It’s unclear who tasked Blumenthal, known for his fierce loyalty to the Clintons, with preparing detailed intelligence briefs. It’s also not known who was paying him, or where the operation got its money. The memos were marked “confidential” and relied in many cases on “sensitive” sources in the Libyan opposition and Western intelligence and security services. Other reports focused on Egypt, Germany, and Turkey.
Indeed, though they were sent under Blumenthal’s name, the reports appear to have been gathered and prepared by Tyler Drumheller, a former chief of the CIA’s clandestine service in Europe who left the agency in 2005. Since then, he has established a consulting firm called Tyler Drumheller, LLC. He has also been affiliated with a firm called DMC Worldwide, which he co-founded with Washington, D.C., attorney Danny Murray and former general counsel to the U.S. Capitol Police John Caulfield. DMC Worldwide’s now-defunct website describes it at as offering “innovative security and intelligence solutions to global risks in a changing world.”
In one exchange in March 2013, Blumenthal emailed Drumheller, “Thanks. Can you send Libya report.” Drumheller replied, “Here it is, pls do not share it with Cody. I don’t want moin speculating on sources. It is on the Maghreb and Libya.” Cody is Cody Shearer, a longtime Clinton family operative—his brother was an ambassador under Bill Clinton and his now-deceased sister was married to Clinton State Department official Strobe Talbott—who was in close contact with Blumenthal. While it’s not entirely clear from the documents, “Moin” may refer to the nickname of Mohamed Mansour El Kikhia, a member of the Kikhia family, a prominent Libyan clan with ties to the Libyan National Transition Council. (An email address in Blumenthal’s address book, which was also leaked, was associated with his Facebook page.)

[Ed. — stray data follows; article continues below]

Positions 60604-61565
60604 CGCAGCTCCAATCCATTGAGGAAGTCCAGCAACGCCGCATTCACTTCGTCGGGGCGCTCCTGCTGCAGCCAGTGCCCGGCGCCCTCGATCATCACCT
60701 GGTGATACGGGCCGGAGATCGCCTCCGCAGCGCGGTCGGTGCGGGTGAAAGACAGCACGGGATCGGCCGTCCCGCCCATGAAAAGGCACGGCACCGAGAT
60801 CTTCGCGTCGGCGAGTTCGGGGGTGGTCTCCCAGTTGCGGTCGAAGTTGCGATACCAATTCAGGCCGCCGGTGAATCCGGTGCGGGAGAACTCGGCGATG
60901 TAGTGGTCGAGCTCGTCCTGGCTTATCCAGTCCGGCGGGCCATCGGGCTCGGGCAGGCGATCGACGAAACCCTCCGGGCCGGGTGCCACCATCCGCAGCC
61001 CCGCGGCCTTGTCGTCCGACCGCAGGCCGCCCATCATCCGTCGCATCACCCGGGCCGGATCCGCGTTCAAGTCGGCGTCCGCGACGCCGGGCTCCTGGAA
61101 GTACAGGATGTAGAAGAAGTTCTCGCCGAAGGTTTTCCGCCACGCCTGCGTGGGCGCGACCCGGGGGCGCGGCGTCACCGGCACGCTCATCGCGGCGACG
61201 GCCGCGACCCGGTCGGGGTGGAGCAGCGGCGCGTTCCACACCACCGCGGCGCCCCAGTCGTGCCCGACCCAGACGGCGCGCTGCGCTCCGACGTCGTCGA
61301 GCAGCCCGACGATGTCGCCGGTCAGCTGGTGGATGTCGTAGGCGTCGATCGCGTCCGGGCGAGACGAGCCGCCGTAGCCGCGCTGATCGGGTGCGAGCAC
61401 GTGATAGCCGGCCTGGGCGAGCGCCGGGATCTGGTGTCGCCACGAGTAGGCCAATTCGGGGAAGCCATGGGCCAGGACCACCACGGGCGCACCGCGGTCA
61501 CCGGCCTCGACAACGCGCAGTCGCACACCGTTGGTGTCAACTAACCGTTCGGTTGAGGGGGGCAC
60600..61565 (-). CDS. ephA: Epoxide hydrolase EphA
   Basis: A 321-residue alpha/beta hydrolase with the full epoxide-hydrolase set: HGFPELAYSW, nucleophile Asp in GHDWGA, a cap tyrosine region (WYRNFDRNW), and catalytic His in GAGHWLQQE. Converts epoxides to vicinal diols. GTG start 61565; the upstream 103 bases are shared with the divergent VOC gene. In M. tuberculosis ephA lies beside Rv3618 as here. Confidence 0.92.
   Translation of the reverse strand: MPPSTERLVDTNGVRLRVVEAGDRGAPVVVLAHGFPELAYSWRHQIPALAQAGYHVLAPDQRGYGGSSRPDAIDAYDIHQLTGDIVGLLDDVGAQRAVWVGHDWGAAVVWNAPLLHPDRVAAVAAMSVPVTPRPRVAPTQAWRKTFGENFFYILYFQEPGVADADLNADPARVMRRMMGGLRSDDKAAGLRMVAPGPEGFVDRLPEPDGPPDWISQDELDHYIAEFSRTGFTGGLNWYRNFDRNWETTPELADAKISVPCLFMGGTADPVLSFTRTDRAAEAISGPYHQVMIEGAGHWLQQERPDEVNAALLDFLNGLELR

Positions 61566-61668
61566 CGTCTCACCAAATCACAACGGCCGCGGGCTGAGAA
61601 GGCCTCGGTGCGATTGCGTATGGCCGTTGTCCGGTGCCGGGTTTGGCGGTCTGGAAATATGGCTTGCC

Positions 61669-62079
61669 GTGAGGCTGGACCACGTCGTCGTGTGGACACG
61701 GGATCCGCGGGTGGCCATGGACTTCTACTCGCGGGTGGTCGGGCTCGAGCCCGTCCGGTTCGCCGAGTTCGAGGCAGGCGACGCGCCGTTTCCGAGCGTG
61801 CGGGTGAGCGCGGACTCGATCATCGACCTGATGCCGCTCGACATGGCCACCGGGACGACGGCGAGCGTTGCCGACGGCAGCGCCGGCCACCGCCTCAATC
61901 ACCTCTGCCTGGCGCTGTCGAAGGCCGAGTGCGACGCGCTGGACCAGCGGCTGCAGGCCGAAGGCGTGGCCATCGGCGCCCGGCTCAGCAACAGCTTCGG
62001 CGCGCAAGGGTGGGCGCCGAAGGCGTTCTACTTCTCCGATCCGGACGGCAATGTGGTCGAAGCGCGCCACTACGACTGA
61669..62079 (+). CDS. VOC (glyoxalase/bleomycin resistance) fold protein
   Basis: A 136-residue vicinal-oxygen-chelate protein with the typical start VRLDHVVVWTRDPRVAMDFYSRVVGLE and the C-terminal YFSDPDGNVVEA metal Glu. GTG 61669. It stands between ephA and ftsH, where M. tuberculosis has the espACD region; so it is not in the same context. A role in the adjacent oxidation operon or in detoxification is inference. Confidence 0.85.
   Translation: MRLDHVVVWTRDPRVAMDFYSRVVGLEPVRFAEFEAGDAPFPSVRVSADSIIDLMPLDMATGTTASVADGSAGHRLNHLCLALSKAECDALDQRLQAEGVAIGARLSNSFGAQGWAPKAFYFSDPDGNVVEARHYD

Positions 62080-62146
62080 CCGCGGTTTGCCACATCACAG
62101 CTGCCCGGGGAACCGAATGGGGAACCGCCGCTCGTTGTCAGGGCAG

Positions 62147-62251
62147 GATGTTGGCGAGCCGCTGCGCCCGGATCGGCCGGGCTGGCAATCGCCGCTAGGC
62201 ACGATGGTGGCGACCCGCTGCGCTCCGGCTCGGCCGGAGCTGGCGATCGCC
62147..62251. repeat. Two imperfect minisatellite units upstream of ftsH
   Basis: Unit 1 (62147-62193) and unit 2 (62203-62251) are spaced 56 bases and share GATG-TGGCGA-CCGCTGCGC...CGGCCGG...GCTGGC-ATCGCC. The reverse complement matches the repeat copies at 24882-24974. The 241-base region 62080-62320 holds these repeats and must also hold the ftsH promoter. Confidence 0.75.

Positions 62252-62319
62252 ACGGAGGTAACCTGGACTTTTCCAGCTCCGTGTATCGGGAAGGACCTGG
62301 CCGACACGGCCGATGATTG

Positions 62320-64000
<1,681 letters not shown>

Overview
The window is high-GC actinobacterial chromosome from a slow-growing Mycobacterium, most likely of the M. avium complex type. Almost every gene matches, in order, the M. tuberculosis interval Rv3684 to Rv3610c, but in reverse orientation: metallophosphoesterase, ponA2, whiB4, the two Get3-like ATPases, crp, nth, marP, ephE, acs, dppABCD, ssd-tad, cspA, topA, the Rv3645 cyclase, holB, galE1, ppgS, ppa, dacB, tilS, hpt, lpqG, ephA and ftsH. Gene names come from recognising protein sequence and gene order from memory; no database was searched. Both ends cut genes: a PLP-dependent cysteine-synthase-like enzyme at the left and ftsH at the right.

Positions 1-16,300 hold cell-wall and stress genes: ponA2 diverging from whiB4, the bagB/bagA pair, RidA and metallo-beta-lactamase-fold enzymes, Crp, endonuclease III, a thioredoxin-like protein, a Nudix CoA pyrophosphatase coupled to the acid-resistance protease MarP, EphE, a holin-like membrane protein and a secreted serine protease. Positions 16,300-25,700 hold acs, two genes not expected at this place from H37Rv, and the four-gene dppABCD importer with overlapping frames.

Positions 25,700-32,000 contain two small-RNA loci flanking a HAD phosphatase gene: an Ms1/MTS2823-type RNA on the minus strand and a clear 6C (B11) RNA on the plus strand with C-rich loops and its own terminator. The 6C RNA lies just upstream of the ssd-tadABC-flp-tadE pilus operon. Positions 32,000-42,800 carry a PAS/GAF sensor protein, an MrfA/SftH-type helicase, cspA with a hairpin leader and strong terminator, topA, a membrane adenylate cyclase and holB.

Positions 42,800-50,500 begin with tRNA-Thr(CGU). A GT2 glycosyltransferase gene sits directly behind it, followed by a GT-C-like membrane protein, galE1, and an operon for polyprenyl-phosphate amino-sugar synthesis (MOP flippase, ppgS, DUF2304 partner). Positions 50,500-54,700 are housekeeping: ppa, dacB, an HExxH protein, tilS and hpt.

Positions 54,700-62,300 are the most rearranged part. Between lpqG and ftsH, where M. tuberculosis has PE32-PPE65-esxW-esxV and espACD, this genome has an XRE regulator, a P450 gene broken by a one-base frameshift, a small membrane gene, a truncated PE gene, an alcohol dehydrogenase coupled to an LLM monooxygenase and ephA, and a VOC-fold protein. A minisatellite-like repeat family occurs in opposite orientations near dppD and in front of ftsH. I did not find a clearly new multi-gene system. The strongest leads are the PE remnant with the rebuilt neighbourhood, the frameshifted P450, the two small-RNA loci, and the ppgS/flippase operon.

There’s no indication in Blumenthal’s emails whether Clinton read or replied to them before she left State on February 1, 2013, but he was clearly part of a select group with knowledge of the private clintonemail.com address, which was unknown to the public until Gawker published it this year.
You can read the Libya emails here. It also appears Blumenthal’s reported network worked closely with the Libyan opposition at the time, even tossing the idea of putting operatives on the ground through a private contractor: